There was a time, many years ago, when Chevrolet actually had a racing program. In the '50s there were some factory-backed Corvettes that set about showing the performance attitude of the marque, competing against Jaguars, Mercedes, and other European brands. At that time they understood a simple marketing principle: What wins on Sunday sells on Monday.
To support that principle, a few select race cars rolled off the Corvette assembly line in St. Louis, equipped with a few very rare, race-directed parts to help them compete in races around the world. In 1960, 10 cars were built with larger-than-standard drum brakes, special sintered metallic brake pads, special cooling ducts, and oversized gas tanks. Three of these cars went on to compete at Le Mans. Two went to the Camradie Racing Team. One ultimately to Culver City, California, via Chicago, resurrected from the dead to perfection by Jeff Reade.
Jeff is no ordinary Corvette guy. His company, American Motoring Memories, is one of the premier Corvette restoration shops in the country, creating some of the finest show-winning cars on the planet. The fact that this very rare '60 fell under his care is lucky for both Jeff and this priceless white '60.
Jeff found the car through Dale Smith of OEM Glass residing in Chicago in very poor shape. The former owner had begun "panel painting" the car, slowly converting the car to red, one piece at a time ... and not doing a very good job of it. The car was literally in thousands of pieces when Jeff found it, and was a puzzle of monumental proportions. In addition, the previous owner had added a few of his own modifications including cutting out the center console and heater/radio-delete plate and crudely installing his own brand of space heater. The damage was extensive and required countless hours to research, rebuild, and restore.
With little more than the bare essentials, Jeff restored the brake ducting using the original parts. The brake drums and internal fans were restored to perfection, and original sintered metallic pads were found and installed. For our photo session, Jeff installed the correct pads; but he runs softer brake-pad material for times when the '60 sees road work, in an attempt to limit wear on these rare pieces. The gas tank was also restored to previous glory and reinstalled along with complete refurbishing of the entire car, front to back. Very rare new old stock (N.O.S.) off-road exhaust mufflers were added for authenticity. We can assure you that this restoration is perfect.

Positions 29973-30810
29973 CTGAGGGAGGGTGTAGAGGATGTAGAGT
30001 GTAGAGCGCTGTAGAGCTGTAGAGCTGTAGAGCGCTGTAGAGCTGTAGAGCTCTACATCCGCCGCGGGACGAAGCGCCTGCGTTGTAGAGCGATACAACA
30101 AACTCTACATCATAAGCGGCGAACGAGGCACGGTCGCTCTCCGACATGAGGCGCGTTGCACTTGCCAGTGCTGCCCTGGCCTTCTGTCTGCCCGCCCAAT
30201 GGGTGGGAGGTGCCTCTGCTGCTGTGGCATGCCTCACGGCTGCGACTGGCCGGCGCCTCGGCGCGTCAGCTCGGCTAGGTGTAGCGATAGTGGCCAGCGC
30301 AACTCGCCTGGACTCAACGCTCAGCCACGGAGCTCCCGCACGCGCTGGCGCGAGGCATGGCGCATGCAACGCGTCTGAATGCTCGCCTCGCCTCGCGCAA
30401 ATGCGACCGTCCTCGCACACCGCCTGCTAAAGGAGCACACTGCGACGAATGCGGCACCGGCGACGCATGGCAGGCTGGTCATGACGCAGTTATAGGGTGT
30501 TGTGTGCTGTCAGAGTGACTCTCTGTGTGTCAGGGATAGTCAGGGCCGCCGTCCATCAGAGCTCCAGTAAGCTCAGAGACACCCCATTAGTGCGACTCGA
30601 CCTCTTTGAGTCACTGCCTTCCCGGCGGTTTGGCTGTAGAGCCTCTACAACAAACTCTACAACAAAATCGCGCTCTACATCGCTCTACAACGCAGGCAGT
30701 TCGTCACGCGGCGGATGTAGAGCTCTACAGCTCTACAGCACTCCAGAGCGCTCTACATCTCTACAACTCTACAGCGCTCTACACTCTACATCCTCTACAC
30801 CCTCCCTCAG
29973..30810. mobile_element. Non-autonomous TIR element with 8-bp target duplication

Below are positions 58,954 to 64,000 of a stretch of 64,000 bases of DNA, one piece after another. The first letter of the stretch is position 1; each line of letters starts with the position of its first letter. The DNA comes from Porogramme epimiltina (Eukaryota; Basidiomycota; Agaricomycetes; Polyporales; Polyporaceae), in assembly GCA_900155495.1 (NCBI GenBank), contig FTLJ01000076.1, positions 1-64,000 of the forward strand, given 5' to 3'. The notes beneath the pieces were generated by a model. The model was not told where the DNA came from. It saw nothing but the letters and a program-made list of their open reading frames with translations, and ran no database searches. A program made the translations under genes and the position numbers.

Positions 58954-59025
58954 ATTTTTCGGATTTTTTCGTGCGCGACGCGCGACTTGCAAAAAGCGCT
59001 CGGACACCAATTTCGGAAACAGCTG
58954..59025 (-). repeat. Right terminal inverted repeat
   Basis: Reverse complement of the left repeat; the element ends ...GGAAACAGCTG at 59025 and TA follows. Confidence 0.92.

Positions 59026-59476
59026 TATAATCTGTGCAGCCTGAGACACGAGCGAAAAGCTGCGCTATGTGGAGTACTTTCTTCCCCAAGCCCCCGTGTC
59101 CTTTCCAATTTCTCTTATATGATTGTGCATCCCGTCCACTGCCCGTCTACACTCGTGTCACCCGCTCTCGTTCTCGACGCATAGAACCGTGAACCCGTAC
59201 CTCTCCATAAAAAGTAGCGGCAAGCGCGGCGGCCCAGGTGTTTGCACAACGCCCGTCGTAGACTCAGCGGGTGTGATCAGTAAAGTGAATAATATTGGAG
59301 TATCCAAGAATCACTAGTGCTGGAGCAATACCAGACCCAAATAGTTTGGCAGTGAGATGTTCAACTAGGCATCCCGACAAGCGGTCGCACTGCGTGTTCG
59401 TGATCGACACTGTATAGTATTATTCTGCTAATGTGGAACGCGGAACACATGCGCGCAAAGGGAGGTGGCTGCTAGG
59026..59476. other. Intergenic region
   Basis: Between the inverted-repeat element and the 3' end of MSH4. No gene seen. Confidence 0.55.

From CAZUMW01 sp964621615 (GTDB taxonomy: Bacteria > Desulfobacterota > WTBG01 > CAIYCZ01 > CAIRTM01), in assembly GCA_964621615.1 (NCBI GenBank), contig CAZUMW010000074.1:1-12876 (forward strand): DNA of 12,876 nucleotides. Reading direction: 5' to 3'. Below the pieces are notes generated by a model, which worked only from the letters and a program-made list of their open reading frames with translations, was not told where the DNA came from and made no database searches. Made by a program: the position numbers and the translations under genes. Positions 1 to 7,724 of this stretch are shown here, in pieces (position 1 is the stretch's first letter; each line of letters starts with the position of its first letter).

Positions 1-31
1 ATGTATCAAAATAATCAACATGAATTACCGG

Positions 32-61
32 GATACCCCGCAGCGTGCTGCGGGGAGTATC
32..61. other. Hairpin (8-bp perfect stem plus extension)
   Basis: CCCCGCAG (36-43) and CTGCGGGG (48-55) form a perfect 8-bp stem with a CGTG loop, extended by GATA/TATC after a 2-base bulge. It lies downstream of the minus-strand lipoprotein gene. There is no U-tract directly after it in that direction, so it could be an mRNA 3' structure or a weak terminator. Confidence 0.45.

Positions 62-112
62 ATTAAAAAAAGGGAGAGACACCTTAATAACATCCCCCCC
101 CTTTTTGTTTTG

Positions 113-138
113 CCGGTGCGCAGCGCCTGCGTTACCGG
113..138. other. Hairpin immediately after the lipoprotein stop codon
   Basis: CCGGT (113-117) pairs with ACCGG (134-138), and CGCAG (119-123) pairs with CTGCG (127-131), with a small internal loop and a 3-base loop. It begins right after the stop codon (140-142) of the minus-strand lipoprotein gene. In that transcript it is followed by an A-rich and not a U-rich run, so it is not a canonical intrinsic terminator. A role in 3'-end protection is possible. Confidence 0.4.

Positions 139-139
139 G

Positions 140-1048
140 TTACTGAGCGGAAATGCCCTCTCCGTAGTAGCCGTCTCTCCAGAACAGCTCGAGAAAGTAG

Through his research, Jeff found that this special '60 was built 62 cars behind one of the Le Mans Corvettes, probably on the same fateful day, in St. Louis. While the other cars went on to foreign wars, the actual usage of this '60 is unknown. The car's second owner worked at a gas station in the San Dimas, California, area in the late '60s. He bought the car for cash and had it for several years before selling it to a Camp Pendleton, California, marine who moved to Chicago with the car. The only facts known about this special vehicle is that 10 of this level of performance-equipped Corvettes were created, authenticated by Duntov himself (see letter at www.corvettefever.com and click on letter), during the production year. Jeff is still looking for details about the car today, including the whereabouts of the original owner (VIN 00867S103597).
It would have been easy for this Corvette to have seen a poorer fate, the optional equipment rather unknown by many collectors and cosmetically subtle, to say the least. Luckily, Jeff found and restored the piece of Corvette history from a fate worse than death (winner of the NCRA Special Collection Display and the prestigious Duntov Award). Affectionately dubbed "Igor" by Jeff because of its rebirth from the brink of extinction (and the long and extensive search for body/mechanical parts), it is a throwback to when Corvette racing was an important marketing tool, and helped build on a Corvette racing legacy still in its infancy. Thanks, Jeff.